Automatic loss of German nationality in the event of recovery of Turkish nationality (ECJ)

According to the Judgment of the Court of Justice in Joined Cases C-684/22 to C-686/22 (Stadt Duisburg), EU law does not, in principle, preclude the automatic loss of German nationality in the event of recovery of Turkish nationality.

However, where that loss is also liable to entail the loss of EU citizenship, it must be possible to carry out an individual examination of the consequences of that loss for the person concerned.

A number of Turkish nationals have challenged before a German court the loss of their German nationality, which they acquired by naturalisation in 1999. In order to become German, they had had to renounce their Turkish nationality. However, after their naturalisation in Germany, and more specifically after 1 January 2000, they reacquired Turkish nationality at their own request. As a result of an amendment to the German legislation which entered into force on 1 January 2000, that recovery of Turkish nationality resulted in the automatic loss[1] of German nationality. The German court has doubts as to the compatibility with EU law of that automatic loss of German nationality. Since the persons concerned do not possess nationality of another Member States, it also entails the loss of EU citizenship and therefore the right to move and reside freely in the whole of the European Union. The German court therefore referred questions to the Court of Justice on that point.

The Court notes[2] that it is for each Member State to lay down the conditions for acquisition and loss of nationality. If, however, as in the present cases, loss of nationality also results in the loss of EU citizenship, due regard must be had to certain requirements of EU law, in particular the principle of proportionality. EU law does not, in principle, preclude a person who voluntarily acquires the nationality of a third State from automatically losing the nationality of the Member State concerned and, consequently, EU citizenship too. It is legitimate for a Member State to wish to protect the special relationship of solidarity and good faith between it and its nationals and also the reciprocity of rights and duties, which form the bedrock of the bond of nationality. However, the person concerned must be able to apply to the national authorities and courts for an examination of whether the loss of EU citizenship has disproportionate consequences[3] for him or her. If that is the case, that person must be able to retain his or her nationality and accordingly EU citizenship or, where necessary, recover them with retroactive effect. (source curia.europa.eu/photo freepik.com)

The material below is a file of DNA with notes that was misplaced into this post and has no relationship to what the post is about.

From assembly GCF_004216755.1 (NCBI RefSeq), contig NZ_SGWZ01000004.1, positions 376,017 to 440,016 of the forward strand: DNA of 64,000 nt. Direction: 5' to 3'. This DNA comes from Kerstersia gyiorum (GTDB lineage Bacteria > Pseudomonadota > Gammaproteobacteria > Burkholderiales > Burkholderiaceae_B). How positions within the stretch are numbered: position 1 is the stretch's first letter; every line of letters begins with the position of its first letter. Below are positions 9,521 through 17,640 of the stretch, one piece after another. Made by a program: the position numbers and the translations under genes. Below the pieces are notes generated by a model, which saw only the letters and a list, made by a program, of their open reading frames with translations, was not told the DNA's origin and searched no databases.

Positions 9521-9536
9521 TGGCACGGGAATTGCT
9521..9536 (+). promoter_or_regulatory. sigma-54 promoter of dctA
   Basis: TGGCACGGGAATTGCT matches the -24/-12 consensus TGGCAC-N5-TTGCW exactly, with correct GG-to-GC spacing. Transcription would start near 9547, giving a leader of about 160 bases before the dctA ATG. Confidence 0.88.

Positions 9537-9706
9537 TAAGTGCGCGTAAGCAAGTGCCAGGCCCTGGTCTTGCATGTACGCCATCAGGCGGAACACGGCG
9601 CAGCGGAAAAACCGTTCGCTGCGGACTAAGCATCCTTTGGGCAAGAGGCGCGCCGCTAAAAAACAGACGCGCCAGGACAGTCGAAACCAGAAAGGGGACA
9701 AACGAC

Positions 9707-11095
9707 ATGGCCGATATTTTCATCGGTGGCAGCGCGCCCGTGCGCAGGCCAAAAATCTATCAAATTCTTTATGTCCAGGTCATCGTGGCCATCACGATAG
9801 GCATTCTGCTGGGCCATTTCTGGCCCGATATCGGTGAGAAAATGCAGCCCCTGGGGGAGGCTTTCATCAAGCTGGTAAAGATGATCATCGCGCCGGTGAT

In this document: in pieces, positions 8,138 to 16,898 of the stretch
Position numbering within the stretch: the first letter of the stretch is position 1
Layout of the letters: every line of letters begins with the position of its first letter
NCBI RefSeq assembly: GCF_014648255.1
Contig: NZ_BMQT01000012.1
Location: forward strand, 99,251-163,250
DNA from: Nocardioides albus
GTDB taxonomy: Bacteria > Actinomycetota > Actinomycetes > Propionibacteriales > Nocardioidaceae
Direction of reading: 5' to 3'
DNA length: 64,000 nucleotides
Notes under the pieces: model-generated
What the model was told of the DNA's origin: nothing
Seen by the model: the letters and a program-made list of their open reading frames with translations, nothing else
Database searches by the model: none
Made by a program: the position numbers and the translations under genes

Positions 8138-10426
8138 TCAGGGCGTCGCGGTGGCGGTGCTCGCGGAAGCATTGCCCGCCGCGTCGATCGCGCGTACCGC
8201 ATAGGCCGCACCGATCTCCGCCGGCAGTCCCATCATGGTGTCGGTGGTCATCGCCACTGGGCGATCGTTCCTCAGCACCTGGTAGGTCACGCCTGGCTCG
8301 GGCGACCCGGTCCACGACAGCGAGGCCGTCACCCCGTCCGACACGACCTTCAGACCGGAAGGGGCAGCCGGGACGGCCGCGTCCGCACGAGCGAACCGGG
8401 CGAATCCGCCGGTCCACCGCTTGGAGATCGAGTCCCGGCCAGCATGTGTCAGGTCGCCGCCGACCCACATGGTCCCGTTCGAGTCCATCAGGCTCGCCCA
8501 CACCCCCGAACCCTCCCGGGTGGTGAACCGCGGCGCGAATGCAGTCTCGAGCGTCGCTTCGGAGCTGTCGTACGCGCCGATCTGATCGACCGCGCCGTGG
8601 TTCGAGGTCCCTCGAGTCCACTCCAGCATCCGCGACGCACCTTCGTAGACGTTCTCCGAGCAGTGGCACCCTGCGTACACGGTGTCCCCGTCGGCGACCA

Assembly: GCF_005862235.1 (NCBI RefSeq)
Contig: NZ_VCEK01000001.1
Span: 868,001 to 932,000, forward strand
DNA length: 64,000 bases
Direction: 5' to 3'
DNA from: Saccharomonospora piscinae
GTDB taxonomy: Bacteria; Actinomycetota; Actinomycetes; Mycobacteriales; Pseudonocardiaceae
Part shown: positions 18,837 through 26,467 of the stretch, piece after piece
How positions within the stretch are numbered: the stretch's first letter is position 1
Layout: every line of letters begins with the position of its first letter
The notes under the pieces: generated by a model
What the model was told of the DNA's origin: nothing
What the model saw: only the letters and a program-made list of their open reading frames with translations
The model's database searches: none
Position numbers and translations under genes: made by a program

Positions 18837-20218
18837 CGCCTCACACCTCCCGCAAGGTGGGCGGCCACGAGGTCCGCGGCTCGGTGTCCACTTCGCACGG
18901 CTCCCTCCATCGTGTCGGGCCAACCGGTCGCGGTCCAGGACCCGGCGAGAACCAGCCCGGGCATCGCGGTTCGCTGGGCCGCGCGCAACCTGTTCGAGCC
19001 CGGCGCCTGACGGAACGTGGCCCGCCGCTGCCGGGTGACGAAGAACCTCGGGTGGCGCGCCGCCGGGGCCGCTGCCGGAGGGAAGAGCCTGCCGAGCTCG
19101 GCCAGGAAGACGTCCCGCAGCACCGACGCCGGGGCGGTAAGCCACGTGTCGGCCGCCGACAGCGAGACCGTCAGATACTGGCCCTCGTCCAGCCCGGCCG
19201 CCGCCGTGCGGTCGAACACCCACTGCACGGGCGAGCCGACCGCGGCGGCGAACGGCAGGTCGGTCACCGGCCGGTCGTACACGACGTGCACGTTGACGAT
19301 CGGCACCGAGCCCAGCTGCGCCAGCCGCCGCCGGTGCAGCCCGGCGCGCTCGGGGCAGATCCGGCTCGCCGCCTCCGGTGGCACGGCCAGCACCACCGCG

[1] That loss would not have taken place if the person concerned had, after recovering Turkish nationality, applied for and obtained permission from the German authorities to retain German nationality. Moreover, the acquisition of a nationality of another EU Member State, Switzerland, or a State with which Germany has concluded an international treaty did not entail the loss of German nationality.

[2] See judgments of 2 March 2010, Rottmann, C-135/08 (see also Press Release No 15/10); of 12 March 2019, Tjebbes and Others, C-221/17 (see also Press Release No 26/19), and of 5 September 2023, Udlændinge- og Integrationsministeriet (Loss of Danish nationality), C-689/21 (see also Press Release No 131/23).

[3] In relation to the objective pursued by the national legislature.

 

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Editorial

Editorial
George Kazoleas, Lawyer

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